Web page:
To properly settle into my new role as Institutional Investor’s resident dissident, I took stock of the II dominion and quickly felt like an anthropologist who had come upon a civilization that fetishizes a minor deity in a polytheistic religion. I am, of course, referring to II’s ranking of equity analysts, exceptionally manifested in the annual All-America Research Team.
This idolatry of analysts is a new phenomenon to me, which got me thinking: What is the analyst’s role in the pantheon of the Alpha Gods?
While buy- and sell-side analysts might have different commercial motives, their raison d’être is the same: Through a typically fundamental-driven research process, uncover valuable insights about an industry or specific companies and distribute these insights to a select group of users — namely, the portfolio managers and traders who make capital allocation decisions.
An analyst’s value should be commensurate with his or her effect: Does the research help users make better investment decisions? Does it provide them with an edge?
Gaining an informational edge is incredibly difficult, especially because analysts, and investors in general, tend to use the same quantitative information (price, economic, and financial data) and similar methodologies — for example, a cash flow or dividend discount model, or speaking with management — to extract insights from this information.
It would seem that the best analysts, like the best investors, are those who transcend groupthink and use all available information and investigative techniques to gain an edge. (This might be a tagline if I were choosing the II analyst of the year: “Rising above groupthink, despite my CFA.”)
This abandonment of the status quo should naturally lead analysts to embrace big data — both the large-scale, complex nontraditional data sets whose size, variety, velocity, and complexity are beyond the capabilities of typical database software (think social, geospatial, security, health, news) and the computational methods such as machine and deep learning that identify patterns and discover relationships within these data.
The use of satellite imagery to count cars in a Walmart parking lot or tweets to predict stock price are not examples of this transcendental embracement. Instead, consider that analysts universally value private calls with company management, believing that these behind-the-scenes conversations could reveal unique information. Yet because of Regulation FD’s restrictions on selective disclosure, management is typically cautious in their discourse with analysts: The late Dwayne Andreas famously told analysts that “getting information from me is like frisking a seal.”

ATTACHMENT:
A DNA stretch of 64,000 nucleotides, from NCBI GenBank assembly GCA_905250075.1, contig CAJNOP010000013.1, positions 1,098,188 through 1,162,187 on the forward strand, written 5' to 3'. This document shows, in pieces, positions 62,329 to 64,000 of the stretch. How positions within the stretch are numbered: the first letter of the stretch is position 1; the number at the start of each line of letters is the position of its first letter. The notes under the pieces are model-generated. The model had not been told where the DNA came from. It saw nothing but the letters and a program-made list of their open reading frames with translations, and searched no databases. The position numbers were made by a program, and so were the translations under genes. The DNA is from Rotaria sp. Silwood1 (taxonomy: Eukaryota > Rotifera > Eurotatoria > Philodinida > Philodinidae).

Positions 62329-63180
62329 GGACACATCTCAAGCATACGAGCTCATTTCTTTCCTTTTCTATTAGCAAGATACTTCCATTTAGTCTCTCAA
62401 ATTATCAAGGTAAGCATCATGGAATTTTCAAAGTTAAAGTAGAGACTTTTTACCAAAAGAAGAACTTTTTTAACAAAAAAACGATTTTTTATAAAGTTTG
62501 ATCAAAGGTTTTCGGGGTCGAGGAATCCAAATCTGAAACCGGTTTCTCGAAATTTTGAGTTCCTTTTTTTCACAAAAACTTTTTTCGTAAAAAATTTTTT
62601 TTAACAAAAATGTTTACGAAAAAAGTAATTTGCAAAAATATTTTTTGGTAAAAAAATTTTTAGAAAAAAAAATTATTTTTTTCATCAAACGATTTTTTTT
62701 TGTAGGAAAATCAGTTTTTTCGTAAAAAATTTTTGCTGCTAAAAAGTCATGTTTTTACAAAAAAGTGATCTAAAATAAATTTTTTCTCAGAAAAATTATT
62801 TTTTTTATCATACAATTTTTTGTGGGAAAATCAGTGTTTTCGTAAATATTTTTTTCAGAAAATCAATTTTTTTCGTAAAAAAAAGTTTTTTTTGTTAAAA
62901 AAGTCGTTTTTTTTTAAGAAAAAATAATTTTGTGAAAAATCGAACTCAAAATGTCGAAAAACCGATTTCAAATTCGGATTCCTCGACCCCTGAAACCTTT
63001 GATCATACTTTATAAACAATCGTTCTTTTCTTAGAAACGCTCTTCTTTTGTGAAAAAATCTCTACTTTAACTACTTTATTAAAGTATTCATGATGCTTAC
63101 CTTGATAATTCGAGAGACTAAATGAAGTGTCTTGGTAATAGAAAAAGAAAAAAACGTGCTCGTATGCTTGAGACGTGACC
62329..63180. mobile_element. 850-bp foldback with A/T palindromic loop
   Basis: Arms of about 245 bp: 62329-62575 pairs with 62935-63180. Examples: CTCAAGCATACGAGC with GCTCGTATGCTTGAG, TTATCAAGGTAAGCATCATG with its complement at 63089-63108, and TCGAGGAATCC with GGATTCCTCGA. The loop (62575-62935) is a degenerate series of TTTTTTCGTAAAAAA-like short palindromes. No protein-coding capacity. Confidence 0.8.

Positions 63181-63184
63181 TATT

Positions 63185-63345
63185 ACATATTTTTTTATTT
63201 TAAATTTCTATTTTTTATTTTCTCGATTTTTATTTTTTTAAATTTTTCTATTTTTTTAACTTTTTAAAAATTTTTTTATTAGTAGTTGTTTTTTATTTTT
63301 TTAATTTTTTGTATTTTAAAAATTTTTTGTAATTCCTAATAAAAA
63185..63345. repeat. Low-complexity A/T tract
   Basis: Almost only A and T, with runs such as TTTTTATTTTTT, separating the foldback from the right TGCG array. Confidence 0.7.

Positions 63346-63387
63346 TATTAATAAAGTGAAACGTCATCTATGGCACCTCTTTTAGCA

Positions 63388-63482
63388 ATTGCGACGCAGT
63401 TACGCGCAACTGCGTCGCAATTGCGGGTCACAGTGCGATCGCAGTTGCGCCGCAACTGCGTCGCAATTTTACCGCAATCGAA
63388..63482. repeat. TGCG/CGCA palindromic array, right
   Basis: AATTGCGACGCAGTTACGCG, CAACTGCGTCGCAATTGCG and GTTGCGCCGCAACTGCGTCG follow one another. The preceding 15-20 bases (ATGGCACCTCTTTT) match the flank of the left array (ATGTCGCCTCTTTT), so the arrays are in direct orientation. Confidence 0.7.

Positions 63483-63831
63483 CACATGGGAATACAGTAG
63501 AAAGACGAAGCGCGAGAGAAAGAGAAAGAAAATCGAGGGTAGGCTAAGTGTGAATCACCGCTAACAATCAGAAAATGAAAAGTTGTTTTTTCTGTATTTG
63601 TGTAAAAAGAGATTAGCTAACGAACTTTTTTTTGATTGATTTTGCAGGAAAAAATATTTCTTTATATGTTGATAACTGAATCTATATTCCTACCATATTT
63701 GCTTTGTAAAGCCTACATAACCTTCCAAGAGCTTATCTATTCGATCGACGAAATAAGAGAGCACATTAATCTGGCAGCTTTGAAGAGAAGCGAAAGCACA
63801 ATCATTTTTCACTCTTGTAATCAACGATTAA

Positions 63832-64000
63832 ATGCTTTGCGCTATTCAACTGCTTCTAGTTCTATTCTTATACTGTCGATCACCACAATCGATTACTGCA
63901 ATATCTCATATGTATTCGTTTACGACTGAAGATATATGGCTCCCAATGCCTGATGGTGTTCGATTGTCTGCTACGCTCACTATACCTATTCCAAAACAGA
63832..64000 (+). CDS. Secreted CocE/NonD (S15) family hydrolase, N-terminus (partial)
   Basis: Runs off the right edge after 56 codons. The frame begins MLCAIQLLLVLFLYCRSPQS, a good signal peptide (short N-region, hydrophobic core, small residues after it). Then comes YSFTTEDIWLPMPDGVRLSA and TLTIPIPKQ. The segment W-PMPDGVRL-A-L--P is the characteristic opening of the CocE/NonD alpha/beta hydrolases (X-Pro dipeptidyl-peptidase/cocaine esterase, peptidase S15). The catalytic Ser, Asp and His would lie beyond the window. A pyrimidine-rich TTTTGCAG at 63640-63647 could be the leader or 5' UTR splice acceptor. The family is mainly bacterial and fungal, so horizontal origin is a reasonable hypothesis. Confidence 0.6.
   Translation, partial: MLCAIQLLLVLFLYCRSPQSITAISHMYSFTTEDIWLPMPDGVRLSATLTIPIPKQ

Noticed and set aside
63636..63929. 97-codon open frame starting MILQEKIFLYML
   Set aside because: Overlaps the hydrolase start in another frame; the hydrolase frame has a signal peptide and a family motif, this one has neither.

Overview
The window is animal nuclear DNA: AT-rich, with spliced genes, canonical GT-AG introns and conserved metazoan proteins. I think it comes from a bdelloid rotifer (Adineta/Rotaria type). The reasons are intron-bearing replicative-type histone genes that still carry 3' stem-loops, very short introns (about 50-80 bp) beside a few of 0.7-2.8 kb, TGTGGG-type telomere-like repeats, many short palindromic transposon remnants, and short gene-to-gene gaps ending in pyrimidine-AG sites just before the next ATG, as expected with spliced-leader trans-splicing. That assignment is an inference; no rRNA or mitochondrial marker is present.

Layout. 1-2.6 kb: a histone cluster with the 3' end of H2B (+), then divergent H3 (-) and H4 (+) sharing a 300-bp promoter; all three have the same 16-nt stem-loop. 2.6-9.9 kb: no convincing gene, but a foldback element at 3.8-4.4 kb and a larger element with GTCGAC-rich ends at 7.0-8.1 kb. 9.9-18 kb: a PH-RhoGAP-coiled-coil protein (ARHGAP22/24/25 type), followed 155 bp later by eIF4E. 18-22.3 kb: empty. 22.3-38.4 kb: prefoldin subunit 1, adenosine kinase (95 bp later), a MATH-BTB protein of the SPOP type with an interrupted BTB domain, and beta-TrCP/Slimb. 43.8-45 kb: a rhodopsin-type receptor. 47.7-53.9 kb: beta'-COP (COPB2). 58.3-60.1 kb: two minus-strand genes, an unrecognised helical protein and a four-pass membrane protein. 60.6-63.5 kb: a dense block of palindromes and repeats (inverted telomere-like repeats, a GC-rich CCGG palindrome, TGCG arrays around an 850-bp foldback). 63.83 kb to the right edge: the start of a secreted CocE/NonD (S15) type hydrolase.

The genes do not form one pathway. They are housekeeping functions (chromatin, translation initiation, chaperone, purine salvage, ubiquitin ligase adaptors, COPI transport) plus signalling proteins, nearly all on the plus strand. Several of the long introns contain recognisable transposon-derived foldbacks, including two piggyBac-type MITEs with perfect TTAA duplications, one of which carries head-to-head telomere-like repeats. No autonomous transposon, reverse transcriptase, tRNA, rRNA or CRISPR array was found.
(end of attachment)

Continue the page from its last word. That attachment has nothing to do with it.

Analysts must extract insights from these constrained conversations by deciphering nonlinguistic cues for emotive content. For example, according to a recent paper on the industry, one analyst claimed to be able to “read [management’s] body language — even on the phone — and get a feel for how optimistic they are or how realistic something might be.”
Instead of relying on such well-intended but antiquated tactics to uncover a speaker’s emotional valence, I would expect analysts to engage in an arms race to acquire and use the best machine learning algorithms to automatically detect and measure, in real time, a variety of human emotions in a speaker’s voice with a relatively high degree of accuracy. And if analysts believe private communications with management are high-value opportunities, then they should be conducting these conversations via webcam, which would allow the analyst to quantify the speaker’s emotional expressions through real-time video analysis of facial expressions. (Also, I would expect the best management teams to employ such biometric analytics when they speak with analysts so they can measure and respond to the analyst’s emotive state.)
The world has changed, a fact captured by Paul Tudor Jones’s dictum, “No man is better than a machine. And no machine is better than a man with a machine.” But the précis of each 2016 All-America analyst reveals no evidence that they have embraced this truth.
Realistically, this man–machine symbiosis is a transitory state that represents the analyst’s apogee in the investment pantheon. I agree with Two Sigma’s David Siegel that “eventually, the time will come that no human investment manager will be able to beat the computer.”
Algorithms will soon displace analysts entirely, meaning that these algorithms will themselves become eligible, in principle, for election to the II All-America Research Team (although country of origin will be an alien concept).
Of course, this will require II to dispossess itself of its long-held fetish and devise a new selection methodology. After all, who would vote for an algorithm? •